[From Manx Soc vol 16, 1869]
THE first person who enters the house on New Year's morning is called " The Quaaltagh," and it is a matter of considerable anxiety, particularly amongst the female portion of the household, that it should be a person of dark complexion, as a lighthaired male or a female is deemed unlucky (and a "agagh, a splay footed person, is considered as particularly so), to be the first-foot on that day, and many a plan is resorted to, in order to keep the unwelcome one outside, and many a sly peep is taken at the visitor, to ascertain if it is the desired one. It is usual on these occasions to place before the quaaltagh the best fare the family can afford
"To mask and to mumm kind neighbours will come,
With wassels of nut-brown ale,
To drink and carouse, to all in the house,
As merry as bucks in the dale;
Where cake, bread, and cheese, is brought for your fees,
To make you the longer stay;
At the fire to warm, 'twill do you no harm,
To drive the cold winter away."
In old times it was the custom for a company of young men, on this day, to go from house to house singing the following rhyme.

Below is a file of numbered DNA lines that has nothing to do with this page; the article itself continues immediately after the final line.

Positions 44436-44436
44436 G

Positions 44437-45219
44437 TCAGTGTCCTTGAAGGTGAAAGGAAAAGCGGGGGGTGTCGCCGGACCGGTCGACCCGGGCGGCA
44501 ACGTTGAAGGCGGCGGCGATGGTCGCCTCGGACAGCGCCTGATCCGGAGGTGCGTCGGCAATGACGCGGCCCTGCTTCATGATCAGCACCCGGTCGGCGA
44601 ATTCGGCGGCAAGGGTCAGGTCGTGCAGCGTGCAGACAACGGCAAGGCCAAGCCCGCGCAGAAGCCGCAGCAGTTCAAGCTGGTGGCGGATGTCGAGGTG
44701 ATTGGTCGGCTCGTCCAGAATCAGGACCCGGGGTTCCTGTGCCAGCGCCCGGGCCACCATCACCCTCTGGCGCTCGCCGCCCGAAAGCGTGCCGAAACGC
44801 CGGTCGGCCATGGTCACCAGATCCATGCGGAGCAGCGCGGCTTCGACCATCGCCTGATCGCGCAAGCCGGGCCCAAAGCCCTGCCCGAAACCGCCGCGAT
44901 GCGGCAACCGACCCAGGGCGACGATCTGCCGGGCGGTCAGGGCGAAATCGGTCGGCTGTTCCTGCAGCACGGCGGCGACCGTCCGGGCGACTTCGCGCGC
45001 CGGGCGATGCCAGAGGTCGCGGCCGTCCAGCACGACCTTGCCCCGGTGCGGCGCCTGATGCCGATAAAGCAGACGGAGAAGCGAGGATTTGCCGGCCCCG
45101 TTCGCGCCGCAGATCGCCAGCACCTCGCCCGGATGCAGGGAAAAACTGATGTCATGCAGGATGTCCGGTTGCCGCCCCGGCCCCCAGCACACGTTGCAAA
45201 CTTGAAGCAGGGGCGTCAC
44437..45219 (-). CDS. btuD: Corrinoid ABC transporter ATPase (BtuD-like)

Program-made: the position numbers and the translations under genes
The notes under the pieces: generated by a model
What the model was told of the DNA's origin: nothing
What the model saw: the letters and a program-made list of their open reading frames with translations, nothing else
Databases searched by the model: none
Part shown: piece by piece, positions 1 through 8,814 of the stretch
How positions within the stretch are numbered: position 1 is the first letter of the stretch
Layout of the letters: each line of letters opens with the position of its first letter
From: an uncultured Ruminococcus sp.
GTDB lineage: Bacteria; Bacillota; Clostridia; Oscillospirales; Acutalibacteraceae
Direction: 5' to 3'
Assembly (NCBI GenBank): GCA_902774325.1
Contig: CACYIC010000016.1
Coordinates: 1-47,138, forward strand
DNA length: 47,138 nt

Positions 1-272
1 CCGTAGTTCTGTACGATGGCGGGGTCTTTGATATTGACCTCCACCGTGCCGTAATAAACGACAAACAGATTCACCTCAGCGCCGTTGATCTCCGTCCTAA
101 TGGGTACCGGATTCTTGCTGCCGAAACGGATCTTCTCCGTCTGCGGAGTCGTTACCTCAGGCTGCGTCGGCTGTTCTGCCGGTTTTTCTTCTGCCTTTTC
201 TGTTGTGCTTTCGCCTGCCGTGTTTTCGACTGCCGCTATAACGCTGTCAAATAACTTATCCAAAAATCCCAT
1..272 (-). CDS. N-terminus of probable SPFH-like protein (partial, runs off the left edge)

Ollick ghennal erriu as blein feer vie;
Seihll as slaynt da'n slane lught thie
Bea as gennallys eu bio ry cheilley,
Shee as graih eddyr mraane as deiney
Cooid as cowryn, stock as stoyr.
Palchey phuddase, as skaddan dy-liooar;
Arran as caashey, eeym as roayrt ;
Baase, myr lugh, ayns uhllin ny soalt;
Cadley sauchey tra vees shiu ny lhie,
As feeackle y jargan, nagh bee dy mie."
Again we assemble, a merry New Year,
To wish to each one of the family here,
Whether man, woman, or girl or boy,
That long life and happiness all may enjoy.
May they of potatoes and herrings have plenty,
With butter and cheese, and each other dainty,
And may their sleep never, by night or by day,
Disturbed be by even the tooth of a flea,
Until at the Quaaltagh again we appear
To wish you, as now, all a happy New Year!
Great care is necessary in sweeping the floor of the house on New Year's morning, to begin at the door and sweep the dust to the hearth, for if otherwise done, the good fortune of the family would thereby be considered to be swept from the house for that year.
" On New Year's eve, in many of the upland cottages, it is yet customary for the housewife, after raking the fire for the night, and just before stepping into bed, to spread the ashes smooth over the floor with the tongs, in the hope of finding in it, next morning, the track of a foot ; should the toes of this ominous print point towards the door, then, it is believed, a member of the family will die in the course of that year ; but, should the heel of the fairy foot point in that direction, then, it is firmly believed, that the family will be augmented within the same period."-Train's Isle of Man, vol. ii. p. 115, 1845.
The quaaltagh, or first person one meets going from home is of great consequence, particularly to women the first time they go out after lying-in. If it should happen to be some poor miserable old woman, nothing but bad luck in every undertaking is expected through the whole day.